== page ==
While I am using those articles to poke holes in Kobe's defensive resume- and there are holes there, regardless of how much you try to twist the context of Winter's words- my larger point is that there's just no evidence that Kobe is better than Duncan, not that there is no evidence that Kobe is good. Kobe is obviously good. But in every comparable head-to-head defensive metric I can find- be it defensive BPM, defensive win shares, team defensive performance, or even your precious All-Defense selections- Duncan comes out ahead. You claimed there is no evidence for my assertion- well, my assertion is that Duncan is a greater defensive force than Kobe Bryant, and every available stat as well as their teams' respective performances, and their respective reputations, serves as evidence in support of that assertion. I do not take issue with the claim that Kobe is a great defender- only with the suggestion that his defense is somehow of even comparable value to Duncan's.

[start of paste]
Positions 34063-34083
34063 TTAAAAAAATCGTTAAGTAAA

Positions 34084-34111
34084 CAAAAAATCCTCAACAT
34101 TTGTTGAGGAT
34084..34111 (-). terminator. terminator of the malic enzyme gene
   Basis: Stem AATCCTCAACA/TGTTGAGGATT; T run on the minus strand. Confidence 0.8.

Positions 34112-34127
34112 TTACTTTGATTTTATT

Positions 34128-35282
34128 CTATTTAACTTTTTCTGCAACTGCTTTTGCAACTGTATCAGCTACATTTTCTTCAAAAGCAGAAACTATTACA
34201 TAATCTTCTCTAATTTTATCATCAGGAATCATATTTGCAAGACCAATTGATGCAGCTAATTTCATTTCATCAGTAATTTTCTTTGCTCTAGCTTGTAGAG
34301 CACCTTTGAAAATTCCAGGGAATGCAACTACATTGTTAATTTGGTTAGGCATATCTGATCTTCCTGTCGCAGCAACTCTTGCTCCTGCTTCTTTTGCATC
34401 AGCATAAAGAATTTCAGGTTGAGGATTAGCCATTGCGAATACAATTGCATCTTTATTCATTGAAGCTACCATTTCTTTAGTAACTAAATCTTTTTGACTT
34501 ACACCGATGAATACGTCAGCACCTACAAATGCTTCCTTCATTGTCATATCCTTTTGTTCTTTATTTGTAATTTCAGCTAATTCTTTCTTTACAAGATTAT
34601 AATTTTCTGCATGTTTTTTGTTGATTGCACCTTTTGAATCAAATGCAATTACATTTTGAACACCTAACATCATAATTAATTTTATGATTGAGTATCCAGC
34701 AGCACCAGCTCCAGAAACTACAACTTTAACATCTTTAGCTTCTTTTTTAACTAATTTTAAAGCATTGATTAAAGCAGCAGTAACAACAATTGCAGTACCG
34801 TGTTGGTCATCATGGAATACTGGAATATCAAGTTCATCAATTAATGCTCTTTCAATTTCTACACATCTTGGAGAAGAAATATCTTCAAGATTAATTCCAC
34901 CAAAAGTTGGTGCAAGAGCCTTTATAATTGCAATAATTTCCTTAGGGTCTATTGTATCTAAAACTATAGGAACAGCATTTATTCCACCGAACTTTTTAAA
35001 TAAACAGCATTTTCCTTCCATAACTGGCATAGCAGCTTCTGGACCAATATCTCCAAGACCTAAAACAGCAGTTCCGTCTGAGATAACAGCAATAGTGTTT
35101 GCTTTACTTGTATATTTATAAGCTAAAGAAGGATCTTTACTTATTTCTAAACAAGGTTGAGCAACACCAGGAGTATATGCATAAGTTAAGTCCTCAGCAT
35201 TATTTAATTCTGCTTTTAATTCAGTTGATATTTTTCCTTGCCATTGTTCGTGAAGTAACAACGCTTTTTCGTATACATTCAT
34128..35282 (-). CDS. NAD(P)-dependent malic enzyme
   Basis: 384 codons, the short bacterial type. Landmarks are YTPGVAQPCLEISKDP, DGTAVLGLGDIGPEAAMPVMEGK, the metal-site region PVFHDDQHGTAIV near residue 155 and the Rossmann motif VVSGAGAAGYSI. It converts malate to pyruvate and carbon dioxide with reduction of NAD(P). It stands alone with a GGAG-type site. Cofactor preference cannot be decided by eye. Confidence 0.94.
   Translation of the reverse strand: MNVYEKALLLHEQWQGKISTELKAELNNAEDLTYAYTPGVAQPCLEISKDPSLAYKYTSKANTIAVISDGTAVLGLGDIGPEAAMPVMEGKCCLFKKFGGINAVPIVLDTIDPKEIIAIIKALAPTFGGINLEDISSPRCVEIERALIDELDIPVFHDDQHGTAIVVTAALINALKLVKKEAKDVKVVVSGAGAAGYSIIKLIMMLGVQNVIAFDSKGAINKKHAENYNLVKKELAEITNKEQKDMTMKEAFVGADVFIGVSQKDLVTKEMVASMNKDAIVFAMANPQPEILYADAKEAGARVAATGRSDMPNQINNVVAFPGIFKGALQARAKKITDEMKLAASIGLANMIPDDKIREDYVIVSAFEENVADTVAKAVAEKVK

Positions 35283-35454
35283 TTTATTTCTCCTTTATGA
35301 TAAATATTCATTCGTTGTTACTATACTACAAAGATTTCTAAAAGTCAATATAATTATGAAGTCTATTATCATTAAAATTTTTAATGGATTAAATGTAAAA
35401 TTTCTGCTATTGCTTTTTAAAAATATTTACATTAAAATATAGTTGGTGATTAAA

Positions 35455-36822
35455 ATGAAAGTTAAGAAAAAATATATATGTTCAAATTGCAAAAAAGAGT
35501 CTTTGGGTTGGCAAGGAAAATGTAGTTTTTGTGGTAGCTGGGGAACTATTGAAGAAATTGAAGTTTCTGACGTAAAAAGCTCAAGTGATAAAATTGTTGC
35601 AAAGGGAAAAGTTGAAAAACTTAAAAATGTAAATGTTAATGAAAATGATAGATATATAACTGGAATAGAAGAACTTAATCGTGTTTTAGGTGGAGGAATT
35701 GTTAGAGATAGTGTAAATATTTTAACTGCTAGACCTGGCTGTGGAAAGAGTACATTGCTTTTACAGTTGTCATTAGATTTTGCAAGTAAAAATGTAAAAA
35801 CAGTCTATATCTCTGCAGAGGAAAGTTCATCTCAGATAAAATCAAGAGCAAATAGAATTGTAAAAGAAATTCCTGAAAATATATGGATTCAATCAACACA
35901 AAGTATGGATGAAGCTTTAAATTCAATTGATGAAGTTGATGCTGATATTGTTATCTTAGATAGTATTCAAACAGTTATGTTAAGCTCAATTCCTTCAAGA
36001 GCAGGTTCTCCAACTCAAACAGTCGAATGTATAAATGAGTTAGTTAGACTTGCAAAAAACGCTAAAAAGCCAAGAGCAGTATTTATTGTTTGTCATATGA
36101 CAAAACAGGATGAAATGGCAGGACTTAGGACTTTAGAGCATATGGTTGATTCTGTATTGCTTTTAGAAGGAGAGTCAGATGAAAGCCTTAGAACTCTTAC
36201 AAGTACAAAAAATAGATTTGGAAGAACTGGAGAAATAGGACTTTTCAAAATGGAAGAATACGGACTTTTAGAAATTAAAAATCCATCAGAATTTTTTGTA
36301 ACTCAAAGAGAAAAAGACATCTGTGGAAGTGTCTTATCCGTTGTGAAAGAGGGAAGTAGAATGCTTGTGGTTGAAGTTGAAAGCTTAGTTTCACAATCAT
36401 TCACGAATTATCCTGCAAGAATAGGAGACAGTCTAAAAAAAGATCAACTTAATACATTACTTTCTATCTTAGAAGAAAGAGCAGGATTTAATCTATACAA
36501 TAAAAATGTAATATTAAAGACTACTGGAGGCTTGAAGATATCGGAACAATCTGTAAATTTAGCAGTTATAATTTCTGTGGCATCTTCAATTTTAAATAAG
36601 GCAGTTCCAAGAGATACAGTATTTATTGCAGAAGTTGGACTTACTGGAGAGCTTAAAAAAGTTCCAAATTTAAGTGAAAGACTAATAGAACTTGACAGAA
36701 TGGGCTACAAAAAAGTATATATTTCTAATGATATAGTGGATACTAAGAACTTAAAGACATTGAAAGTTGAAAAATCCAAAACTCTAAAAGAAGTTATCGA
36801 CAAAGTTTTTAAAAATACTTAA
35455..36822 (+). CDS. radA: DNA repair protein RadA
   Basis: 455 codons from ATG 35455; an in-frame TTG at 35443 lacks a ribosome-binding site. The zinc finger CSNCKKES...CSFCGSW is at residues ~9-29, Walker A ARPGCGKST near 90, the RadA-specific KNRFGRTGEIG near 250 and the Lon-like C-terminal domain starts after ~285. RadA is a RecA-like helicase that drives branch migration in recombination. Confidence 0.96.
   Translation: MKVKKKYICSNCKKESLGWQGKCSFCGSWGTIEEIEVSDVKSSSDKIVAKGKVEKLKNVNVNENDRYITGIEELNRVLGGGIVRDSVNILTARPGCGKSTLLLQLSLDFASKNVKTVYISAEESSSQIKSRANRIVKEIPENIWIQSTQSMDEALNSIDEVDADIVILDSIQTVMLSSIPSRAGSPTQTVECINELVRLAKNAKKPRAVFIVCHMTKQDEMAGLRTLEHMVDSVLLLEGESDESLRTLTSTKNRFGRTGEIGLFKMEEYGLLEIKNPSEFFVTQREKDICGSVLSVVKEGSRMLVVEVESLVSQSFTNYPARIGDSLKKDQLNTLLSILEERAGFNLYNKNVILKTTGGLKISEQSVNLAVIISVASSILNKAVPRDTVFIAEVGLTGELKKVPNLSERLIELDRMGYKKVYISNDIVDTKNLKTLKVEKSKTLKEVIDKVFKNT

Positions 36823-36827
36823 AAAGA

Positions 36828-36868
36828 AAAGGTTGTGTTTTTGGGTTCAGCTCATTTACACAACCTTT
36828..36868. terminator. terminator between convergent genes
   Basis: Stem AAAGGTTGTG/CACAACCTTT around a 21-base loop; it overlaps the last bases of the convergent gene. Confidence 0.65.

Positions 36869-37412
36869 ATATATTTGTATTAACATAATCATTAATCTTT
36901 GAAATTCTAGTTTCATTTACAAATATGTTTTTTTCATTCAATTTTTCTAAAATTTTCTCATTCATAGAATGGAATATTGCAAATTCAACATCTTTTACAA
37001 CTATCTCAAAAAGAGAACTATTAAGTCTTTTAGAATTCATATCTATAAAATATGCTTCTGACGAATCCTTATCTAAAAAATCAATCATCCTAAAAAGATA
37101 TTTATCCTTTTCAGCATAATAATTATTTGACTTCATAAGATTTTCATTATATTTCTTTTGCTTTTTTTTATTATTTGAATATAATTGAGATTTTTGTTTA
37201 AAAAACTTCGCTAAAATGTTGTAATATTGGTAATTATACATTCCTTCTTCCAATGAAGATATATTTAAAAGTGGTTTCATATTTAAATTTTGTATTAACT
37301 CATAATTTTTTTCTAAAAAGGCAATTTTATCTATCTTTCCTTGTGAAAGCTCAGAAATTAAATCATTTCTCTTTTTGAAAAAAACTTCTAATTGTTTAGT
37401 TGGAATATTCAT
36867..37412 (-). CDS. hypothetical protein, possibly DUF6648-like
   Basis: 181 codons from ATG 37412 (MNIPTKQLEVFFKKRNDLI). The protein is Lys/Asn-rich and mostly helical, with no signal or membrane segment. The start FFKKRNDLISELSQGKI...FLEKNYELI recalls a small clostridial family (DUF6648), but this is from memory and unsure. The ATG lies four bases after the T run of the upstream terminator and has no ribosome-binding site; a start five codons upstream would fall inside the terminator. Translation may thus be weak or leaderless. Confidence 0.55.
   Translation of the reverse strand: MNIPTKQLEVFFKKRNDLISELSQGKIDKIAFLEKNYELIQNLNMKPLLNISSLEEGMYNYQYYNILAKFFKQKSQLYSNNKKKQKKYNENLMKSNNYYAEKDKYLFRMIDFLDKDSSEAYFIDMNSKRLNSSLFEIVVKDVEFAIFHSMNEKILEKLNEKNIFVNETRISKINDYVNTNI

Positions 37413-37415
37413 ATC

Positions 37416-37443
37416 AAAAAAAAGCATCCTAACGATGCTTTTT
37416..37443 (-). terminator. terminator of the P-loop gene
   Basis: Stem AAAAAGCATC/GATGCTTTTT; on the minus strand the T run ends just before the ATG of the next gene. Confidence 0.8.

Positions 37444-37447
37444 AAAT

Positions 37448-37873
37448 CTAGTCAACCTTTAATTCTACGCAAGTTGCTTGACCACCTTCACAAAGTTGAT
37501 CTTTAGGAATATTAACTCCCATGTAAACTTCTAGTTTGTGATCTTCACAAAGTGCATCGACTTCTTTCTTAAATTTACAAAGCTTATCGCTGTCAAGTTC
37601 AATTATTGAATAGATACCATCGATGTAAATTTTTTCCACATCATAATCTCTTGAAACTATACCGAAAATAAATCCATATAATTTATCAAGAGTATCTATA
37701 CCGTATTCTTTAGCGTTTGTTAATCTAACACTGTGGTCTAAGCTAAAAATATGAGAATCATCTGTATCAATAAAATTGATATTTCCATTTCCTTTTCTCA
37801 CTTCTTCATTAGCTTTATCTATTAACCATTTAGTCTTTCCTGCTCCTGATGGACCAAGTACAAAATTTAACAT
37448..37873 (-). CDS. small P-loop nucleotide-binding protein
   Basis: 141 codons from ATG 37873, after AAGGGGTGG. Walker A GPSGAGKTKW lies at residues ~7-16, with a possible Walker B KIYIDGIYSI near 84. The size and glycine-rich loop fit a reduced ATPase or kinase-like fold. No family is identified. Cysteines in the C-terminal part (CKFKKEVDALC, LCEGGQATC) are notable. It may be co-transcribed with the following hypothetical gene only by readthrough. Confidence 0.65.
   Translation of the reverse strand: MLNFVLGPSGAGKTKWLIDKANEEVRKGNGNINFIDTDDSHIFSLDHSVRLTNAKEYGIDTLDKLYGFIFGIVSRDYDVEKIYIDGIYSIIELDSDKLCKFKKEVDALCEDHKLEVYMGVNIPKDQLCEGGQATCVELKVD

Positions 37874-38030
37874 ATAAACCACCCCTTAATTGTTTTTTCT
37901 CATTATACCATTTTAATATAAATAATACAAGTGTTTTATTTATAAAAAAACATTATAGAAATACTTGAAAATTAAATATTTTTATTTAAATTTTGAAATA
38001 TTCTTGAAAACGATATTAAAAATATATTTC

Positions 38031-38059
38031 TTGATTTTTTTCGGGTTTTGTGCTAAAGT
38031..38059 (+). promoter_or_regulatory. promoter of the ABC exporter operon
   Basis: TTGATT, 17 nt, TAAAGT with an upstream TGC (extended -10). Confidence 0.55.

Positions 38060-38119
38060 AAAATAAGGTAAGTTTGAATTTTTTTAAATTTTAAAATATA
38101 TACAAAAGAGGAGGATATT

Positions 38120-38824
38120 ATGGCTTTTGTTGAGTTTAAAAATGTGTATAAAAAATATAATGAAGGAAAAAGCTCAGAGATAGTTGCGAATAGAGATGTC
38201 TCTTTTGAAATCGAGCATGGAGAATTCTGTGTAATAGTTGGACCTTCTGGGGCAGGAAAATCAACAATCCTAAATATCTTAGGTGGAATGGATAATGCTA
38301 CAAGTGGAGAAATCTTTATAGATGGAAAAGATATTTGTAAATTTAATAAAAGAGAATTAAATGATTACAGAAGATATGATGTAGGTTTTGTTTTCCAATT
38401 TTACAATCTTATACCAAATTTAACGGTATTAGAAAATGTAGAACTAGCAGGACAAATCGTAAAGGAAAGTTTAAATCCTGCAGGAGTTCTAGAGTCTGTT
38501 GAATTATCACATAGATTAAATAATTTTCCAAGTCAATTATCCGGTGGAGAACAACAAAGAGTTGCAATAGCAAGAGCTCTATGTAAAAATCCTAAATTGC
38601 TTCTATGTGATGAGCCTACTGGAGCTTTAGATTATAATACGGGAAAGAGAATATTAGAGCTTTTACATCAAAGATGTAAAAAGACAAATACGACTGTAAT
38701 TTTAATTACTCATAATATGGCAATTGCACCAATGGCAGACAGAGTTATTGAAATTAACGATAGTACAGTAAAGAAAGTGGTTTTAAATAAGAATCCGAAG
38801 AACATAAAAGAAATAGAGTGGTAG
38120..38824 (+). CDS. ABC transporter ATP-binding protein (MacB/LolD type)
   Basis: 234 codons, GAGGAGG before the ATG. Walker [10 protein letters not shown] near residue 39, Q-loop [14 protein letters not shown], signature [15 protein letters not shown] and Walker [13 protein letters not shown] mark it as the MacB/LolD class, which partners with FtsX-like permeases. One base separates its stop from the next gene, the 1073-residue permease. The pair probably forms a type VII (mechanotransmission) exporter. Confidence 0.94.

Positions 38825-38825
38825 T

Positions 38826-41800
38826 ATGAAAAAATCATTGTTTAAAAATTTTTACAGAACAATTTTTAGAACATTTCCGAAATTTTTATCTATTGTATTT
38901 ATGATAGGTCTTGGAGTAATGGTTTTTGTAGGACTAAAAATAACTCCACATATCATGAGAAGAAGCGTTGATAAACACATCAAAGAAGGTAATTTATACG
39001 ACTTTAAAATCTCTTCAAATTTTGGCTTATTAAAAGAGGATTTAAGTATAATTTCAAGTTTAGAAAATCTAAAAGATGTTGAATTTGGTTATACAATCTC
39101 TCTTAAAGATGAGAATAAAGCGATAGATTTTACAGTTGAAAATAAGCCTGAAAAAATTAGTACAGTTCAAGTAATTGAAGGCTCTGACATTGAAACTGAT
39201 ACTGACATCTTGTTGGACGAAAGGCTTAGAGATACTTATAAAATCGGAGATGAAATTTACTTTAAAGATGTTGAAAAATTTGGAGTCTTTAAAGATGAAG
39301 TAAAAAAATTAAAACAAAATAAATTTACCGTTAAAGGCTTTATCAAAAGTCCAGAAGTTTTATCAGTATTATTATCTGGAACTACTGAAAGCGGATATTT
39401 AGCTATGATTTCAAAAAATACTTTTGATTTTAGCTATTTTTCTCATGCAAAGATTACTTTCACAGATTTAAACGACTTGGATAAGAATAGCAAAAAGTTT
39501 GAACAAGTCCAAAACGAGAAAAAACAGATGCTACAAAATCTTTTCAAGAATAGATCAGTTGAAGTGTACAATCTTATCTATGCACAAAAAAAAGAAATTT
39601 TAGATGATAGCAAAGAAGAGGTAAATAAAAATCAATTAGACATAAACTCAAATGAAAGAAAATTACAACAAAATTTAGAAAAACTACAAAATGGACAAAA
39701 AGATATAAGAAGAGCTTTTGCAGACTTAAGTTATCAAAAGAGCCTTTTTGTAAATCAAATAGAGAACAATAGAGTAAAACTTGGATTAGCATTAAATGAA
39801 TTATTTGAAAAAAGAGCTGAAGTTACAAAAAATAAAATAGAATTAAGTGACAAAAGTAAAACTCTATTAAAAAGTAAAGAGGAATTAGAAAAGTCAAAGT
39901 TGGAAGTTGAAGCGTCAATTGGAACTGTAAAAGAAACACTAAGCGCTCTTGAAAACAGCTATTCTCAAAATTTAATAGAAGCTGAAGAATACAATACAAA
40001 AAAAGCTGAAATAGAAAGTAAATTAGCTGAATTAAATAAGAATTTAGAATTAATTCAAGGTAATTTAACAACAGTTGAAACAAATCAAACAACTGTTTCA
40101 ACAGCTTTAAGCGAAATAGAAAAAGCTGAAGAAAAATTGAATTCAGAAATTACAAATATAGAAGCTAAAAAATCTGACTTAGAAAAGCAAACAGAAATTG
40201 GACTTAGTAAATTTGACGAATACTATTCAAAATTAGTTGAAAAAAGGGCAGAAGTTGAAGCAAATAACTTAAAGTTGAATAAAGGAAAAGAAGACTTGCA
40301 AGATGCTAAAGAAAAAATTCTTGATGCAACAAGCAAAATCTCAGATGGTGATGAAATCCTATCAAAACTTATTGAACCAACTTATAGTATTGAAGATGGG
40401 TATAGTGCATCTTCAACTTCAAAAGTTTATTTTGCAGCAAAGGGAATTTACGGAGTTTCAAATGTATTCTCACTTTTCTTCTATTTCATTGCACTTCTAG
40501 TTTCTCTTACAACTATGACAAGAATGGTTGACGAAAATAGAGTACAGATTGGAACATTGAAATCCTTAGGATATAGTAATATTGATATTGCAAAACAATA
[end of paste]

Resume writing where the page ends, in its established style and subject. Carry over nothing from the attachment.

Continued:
You glance off the argument of who's had more defensive help; it's probably Duncan overall, but I hardly think that makes for the difference between a #30 ranked defense and a #1. Kobe had plenty of help- including peak-Shaq, an All-Defensive big man himself- and still his teams finished in the bottom half of the league three times during the Shaq era, and plummeted to dead last after Shaq left- despite the additions of Lamar Odom, Caron Butler, and Chris Mihm, all solid (though not elite) defensive players. When Duncan lost David Robinson, his team was 1st in the league defensively the very next season. When he lost Bowen, his other best defensive teammate, his team dropped from 5th all the way to 8th.